ISOLATING THE MACHINE SOUND OBJECT_
PRiSMSampleRNN trained on materials in my Concrete training dataset. I employed two methods for sound generation using this model, firstly training took place on the supercomputers at RNCM supported by PRiSM Research Software Engineer Dr Christopher Melen for five days and secondly I undertook cloud based training experiments at home using Google Colab notebook. I started working with the ML generated material. What was I listening for? Errors, unique ‘blends’ of material, events and tones; anything unexpected in terms of new materiality, some alchemy previously unheard. What would the machine recognise in the data that I couldn’t. The listening process involved going through audio from many epochs of training. As sole creator of the dataset I knew in intricate detail the sound objects comprising the input, which meant that as a listener I was automatically prone to try to identify particular sounds, so there was an effort to retain impartiality in order to identify these new forms and let this new neural material speak for itself.
Notes on a Concrete music, Pierre Schaeffer
‘But the miracle of concrete music is that… things begin to speak by themselves, as if they were bringing a message from a world unknown to us and outside us’
I treated the material as I would approach working with any audio content, entering a process of listening, analysing and being guided by what the material suggests tonally, rhythmically or in terms of events. This final process of human classification and audio fragment extraction again mirrored some processes of the ML model itself, looking for patterns and common features to ‘make sense’ of the audio data, categorising and classify sounds such as ‘data falling downstairs’ (extremely harsh extended metallic scraping sounds) and ‘machine wind’ (whistling and ambient tonal atmospheres.)
There was a distinct air of the uncanny working with this material and within this compositional headspace, as I kept reminding myself that this new material, being both sound source and collaborator was not the sounds of objects, or sited in a recording; but a statistical prediction and machine generated sound object. Around this time I was reading about early alchemical experiments and found there to be many parallels and analogies between the ideas of transference of state, transmutation of matter and the hidden layers of multiple neural networks. In the above clip, my first ML sample, you can hear some of this machine alchemy creating textures I didn’t expect or could create as a human. Here I can determine some origin sounds of crushed glass and electromagnetic noise, plus the attacks of tools and the suggestion of imagined machines switching on and off. The way in which the events occur and textures morph in and out of each other create new forms and improvisational architectures. I have been impressed with the articulation of the very quiet audio too as the model detected delicate handling noise from the field recorder and EMF detectors from the original recording so there is some way the ghost hand of the recordist present.
CATEGORISING & COMPOSING_
How to start? My process to begin working with the mountains of noisy AI material was to create a classification system. Listening back through the samples from each epoch, I sampled and extracted sounds around the following types; events, textures, one shots, new materialities, and atmospheres, again experiencing this feeling of mirroring machine learning processes of labelling, classifying and trying to recognise both commonalities and differentials. I was keen to explore what the innate properties of the materials would suggest, rather than approach the material with any prior compositional ideas.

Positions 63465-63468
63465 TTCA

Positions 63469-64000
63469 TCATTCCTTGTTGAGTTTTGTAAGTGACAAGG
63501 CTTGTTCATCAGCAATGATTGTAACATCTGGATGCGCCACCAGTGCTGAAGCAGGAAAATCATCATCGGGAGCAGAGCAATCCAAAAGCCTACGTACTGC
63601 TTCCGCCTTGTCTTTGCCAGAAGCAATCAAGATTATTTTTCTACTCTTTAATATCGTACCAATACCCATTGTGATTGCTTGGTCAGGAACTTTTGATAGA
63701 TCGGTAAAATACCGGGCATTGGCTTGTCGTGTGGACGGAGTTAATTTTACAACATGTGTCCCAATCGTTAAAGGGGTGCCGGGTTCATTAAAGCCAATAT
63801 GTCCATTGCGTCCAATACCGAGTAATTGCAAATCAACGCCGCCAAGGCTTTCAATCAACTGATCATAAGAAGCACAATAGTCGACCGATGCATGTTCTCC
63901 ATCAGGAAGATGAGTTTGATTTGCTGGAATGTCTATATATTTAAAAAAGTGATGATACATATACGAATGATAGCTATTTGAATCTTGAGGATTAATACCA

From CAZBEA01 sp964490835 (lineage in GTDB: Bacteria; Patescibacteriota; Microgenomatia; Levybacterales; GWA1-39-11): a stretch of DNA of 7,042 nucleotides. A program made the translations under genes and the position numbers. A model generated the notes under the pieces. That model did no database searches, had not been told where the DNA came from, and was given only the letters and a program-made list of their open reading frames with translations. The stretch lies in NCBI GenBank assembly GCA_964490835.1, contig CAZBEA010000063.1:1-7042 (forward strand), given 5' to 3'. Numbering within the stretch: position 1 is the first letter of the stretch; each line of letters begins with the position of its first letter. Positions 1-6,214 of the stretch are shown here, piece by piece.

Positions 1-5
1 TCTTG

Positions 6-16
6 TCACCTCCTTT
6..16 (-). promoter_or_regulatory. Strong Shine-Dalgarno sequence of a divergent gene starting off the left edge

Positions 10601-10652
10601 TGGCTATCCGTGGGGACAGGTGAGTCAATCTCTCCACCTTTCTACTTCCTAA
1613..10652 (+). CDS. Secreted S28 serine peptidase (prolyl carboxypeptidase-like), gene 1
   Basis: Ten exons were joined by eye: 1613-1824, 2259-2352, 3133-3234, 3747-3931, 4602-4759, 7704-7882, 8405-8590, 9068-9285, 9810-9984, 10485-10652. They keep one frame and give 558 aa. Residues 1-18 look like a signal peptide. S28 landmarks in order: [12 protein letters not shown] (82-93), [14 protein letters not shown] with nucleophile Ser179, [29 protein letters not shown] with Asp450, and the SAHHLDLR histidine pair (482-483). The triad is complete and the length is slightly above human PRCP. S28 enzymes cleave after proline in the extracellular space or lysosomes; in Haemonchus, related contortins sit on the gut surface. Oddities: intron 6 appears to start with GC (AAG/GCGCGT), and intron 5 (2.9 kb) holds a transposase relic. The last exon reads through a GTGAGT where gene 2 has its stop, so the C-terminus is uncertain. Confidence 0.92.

“Concrete music will liberate itself from these modes of attack, which we call natural and replace them with more complex modes”Notes on a Concrete Music, Pierre Schaeffer
I listened closely in short bursts of time as the material was fairly dense, scratchy and with a high level of peaks, wide dynamic range and harsh metallic noise content which was tough on the ears for prolonged periods. I began working with the sounds again using musique concrete techniques to extract the aura of materials, considering the body (or ‘allure’) of a note, deleting attacks and developing the inner spectra overtime and through modulation. Using small fragments of sound and expanding them to create instruments from these abstract sonic-machine materialities, letting them play out, speak and suggest new atmospheres for themselves.
LOFI – AURA?
These are some of the techniques I used to build audio for my first neural synthesis piece, a 10 minute AV piece for Future Music #3 at Royal Northern College of Music. One aim of the piece was to see if by having trained a neural network on recordings of the aura’s of mill spaces and materials that contain historic, locative and emotional charge and meaning….can a machine produce it’s own sonic aura ? I would say yes. I was enchanted by the lo-fi sonic world of the output material, I felt it had a distinct almost analogue warmth and depth ironically reminiscent of early musique concrete tape recordings. This ‘lofi-ness’ is due to the low sample rate (16K) required for training the model and can be a challenge – I however decided to embrace the feel of this for the piece. Having just begun working with this material, I intend to undertake more experiments and analysis but at this stage I know that the aura of the soundworld and my connection to the material has captivated my sense of the electrical imaginary.
The process definitely created new artefacts, blended material atmospheres and improvised collaged architectures which for myself pose exciting questions for composition. These features were not pale imitations or reproductions of the training data but held their own space and authenticity as new object forms and projections.